As we continued to talk in the nuhue, I asked him what he thought Younger Brother could do to help the world. He shrugged shyly and smiled: “Maybe to treat Mother Earth with more love and respect.” Then he paused and added, “and to begin to see things a little differently — to see our connection.”

The two of us continued our exchange into the afternoon and shared a meal cooked over an open flame. As we exited the village before our final descent, Martín walked me to a special place where he pointed out several stone thrones within an elevated ceremonial circle. It was here he said that the mamos made offerings called “pagamentos”, or payments to Mother Earth.

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He told me that for everything taken from the earth, something must be paid back. The wood they collected for their fires, the water they drank, the air they breathed, all of it had to be paid back to the Mother. I asked him how the payments were made. He looked at me and said, quite simply, “The way we pay is in giving thanks and in gratitude.” I looked into his eyes and nodded — thankful for Martín, for the Kogi, and for having been invited into their world to share in their wisdom.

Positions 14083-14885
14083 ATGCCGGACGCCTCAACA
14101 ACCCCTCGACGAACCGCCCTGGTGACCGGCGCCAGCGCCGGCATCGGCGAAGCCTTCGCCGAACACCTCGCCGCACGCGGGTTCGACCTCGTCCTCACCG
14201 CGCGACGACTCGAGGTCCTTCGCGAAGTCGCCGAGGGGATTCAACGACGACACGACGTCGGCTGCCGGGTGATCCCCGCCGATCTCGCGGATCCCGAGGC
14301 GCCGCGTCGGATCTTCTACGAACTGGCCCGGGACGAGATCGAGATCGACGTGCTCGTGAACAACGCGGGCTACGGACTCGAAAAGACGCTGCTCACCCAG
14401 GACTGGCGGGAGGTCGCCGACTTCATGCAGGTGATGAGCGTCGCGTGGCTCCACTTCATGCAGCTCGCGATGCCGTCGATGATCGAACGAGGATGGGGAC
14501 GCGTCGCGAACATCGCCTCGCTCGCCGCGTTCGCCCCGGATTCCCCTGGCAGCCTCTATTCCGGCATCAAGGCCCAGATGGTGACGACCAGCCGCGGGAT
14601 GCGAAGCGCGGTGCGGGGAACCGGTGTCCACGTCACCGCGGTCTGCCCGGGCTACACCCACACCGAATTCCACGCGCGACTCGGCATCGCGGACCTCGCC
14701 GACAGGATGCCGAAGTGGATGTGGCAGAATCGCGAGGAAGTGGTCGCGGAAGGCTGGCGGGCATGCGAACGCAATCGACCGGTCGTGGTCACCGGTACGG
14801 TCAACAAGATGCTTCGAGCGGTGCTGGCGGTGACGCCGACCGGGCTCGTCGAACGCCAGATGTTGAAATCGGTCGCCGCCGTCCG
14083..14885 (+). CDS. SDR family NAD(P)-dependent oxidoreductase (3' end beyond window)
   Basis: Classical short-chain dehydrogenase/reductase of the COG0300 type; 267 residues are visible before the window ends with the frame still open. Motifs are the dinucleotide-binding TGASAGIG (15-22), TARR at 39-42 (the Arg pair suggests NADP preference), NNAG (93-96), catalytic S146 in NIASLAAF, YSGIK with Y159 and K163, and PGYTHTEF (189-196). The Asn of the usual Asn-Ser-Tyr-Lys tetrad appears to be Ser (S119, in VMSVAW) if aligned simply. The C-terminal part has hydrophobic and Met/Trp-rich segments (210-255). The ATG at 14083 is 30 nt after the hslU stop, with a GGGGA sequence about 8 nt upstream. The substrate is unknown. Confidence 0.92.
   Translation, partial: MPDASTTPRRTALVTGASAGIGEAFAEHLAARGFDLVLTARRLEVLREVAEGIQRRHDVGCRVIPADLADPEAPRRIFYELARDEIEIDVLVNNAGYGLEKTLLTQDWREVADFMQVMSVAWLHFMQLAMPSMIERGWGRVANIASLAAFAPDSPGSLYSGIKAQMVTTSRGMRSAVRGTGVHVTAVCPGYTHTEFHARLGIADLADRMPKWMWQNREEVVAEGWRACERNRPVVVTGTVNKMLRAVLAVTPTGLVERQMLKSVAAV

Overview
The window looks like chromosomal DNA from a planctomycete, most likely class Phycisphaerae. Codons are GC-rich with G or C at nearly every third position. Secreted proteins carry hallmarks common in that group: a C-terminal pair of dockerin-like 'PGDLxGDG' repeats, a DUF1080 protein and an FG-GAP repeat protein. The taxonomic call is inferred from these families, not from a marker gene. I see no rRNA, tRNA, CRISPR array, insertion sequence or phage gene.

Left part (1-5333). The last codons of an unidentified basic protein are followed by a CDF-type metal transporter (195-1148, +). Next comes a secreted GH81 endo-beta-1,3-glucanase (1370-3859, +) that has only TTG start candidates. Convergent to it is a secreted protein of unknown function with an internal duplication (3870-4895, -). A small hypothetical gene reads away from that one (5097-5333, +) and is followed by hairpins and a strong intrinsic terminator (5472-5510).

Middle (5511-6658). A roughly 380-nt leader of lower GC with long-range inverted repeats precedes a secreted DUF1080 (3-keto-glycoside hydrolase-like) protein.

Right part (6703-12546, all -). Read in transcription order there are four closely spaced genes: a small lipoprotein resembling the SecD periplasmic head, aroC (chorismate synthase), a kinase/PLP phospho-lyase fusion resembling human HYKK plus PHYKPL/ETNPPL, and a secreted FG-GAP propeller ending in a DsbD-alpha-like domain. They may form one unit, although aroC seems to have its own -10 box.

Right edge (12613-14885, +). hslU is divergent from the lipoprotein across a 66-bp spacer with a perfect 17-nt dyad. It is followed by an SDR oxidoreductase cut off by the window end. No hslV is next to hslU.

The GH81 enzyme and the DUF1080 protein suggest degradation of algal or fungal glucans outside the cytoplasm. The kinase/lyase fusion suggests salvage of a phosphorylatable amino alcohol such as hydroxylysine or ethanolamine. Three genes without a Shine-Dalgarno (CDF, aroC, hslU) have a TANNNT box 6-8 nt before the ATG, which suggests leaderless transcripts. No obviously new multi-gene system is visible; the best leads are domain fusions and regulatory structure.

Four months later, in April 2019, I reaped the fruit of this encounter as I returned to Colombia with a group of 17 people to lead a retreat style adventure designed to explore the pre-Colombian legacy and the indigenous wisdom of the cultures populating the Sierra.

On our adventure we hiked deep into the Sierra, crossing rivers to meet with local indigenous Arhuaco and Kogi communities and their leaders, the mamos. In one of our exchanges we gathered around the mamo who sat beneath a tree. We discussed our interconnectedness, the value of making pagamentos and the goal of living in harmony with the natural world. The adventure culminated in a deeply moving experience at an enchanting spot where the river meets the sea in which we open-heartedly committed to carrying on the pre-Colombian legacy by continually making our own form of pagamentos in gratitude and service to the world.

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kelsey bumsted